On November 4, 1942 Pease earned the Medal of Honor, posthumously for his actions on August 6, 1942 and August 7, 1942. He also earned the Distinguished Flying Cross (DFC) with Oak Leaf Cluster, Air Medal and Purple Heart, posthumously.

Medal of Honor August 6-7, 1942 posthumously
Medal of Honor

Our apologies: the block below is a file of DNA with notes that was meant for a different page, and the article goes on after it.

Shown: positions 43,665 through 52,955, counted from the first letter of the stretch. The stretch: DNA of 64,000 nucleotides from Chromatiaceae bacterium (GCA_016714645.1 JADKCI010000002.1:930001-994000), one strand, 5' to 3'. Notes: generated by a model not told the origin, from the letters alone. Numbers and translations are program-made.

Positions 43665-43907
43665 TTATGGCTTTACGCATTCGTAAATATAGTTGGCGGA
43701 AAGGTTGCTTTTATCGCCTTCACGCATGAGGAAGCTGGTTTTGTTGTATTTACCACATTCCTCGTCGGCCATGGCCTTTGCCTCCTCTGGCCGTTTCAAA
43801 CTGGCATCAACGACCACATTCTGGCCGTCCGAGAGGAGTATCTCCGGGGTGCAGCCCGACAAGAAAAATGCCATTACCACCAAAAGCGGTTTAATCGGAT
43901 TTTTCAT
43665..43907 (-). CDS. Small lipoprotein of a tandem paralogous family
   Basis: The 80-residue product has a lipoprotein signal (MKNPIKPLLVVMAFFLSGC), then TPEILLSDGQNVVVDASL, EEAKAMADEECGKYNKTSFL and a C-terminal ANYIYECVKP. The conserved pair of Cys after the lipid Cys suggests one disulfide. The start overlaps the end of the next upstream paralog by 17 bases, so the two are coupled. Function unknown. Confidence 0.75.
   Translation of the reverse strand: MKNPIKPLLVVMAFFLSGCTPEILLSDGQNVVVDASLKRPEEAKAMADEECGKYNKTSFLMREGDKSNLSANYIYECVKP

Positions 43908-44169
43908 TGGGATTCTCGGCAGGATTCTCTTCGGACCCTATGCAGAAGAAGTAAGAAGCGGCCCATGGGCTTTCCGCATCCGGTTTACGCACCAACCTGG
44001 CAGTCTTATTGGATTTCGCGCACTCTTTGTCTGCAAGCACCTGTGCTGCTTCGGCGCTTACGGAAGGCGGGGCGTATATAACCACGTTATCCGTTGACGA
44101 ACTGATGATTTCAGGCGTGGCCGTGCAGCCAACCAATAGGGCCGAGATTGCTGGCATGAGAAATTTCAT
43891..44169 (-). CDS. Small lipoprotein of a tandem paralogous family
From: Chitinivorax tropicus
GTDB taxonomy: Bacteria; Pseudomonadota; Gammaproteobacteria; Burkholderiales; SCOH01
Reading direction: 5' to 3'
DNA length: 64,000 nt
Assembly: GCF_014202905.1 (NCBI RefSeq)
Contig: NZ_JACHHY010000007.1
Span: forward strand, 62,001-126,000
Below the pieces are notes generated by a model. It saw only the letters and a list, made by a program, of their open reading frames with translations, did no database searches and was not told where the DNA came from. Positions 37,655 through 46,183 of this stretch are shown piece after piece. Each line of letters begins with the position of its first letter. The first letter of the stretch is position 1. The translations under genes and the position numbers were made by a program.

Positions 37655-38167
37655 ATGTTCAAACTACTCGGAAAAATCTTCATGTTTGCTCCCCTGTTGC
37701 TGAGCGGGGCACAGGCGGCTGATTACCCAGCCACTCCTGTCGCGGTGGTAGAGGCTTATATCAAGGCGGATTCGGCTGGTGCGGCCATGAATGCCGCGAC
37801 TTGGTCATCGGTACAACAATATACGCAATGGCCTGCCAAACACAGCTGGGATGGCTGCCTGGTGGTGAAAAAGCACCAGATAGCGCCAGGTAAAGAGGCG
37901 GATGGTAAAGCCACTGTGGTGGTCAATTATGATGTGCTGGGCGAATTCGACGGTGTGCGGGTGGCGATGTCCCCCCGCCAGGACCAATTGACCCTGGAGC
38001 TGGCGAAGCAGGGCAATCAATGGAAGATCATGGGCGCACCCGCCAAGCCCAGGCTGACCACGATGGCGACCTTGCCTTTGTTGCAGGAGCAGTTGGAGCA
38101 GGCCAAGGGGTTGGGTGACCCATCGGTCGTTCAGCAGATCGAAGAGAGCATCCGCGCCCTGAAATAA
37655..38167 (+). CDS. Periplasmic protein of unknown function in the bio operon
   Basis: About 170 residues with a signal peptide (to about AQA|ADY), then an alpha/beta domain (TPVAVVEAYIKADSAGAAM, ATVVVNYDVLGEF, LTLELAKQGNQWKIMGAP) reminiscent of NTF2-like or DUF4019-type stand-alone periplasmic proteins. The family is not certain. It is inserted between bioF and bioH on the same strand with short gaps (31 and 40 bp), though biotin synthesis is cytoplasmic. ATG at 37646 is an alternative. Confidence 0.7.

(G.O. No.: 59, November 4, 1942) Citation: "For conspicuous gallantry and intrepidity above and beyond the call of duty in action with the enemy on 6-7 August 1942. When 1 engine of the bombardment airplane of which he was pilot failed during a bombing mission over New Guinea, Capt. Pease was forced to return to a base in Australia. Knowing that all available airplanes of his group were to participate the next day in an attack on an enemy-held airdrome near Rabaul, New Britain, although he was not scheduled to take part in this mission, Capt. Pease selected the most serviceable airplane at this base and prepared it for combat, knowing that it had been found and declared unserviceable for combat missions. With the members of his combat crew, who volunteered to accompany him, he rejoined his squadron at Port Moresby, New Guinea, at 1 a.m. on 7 August, after having flown almost continuously since early the preceding morning. With only 3 hours' rest, he took off with his squadron for the attack. Throughout the long flight to Rabaul, New Britain, he managed by skillful flying of his unserviceable airplane to maintain his position in the group. When the formation was intercepted by about 30 enemy fighter airplanes before reaching the target, Capt. Pease, on the wing which bore the brunt of the hostile attack, by gallant action and the accurate shooting by his crew, succeeded in destroying several Zeros before dropping his bombs on the hostile base as planned, this in spite of continuous enemy attacks. The fight with the enemy pursuit lasted 25 minutes until the group dived into cloud cover. After leaving the target, Capt. Pease's aircraft fell behind the balance of the group due to unknown difficulties as a result of the combat, and was unable to reach this cover before the enemy pursuit succeeded in igniting 1 of his bomb bay tanks. He was seen to drop the flaming tank. It is believed that Capt. Pease's airplane and crew were subsequently shot down in flames, as they did not return to their base. In voluntarily performing this mission Capt. Pease contributed materially to the success of the group, and displayed high devotion to duty, valor, and complete contempt for personal danger. His undaunted bravery has been a great inspiration to the officers and men of his unit."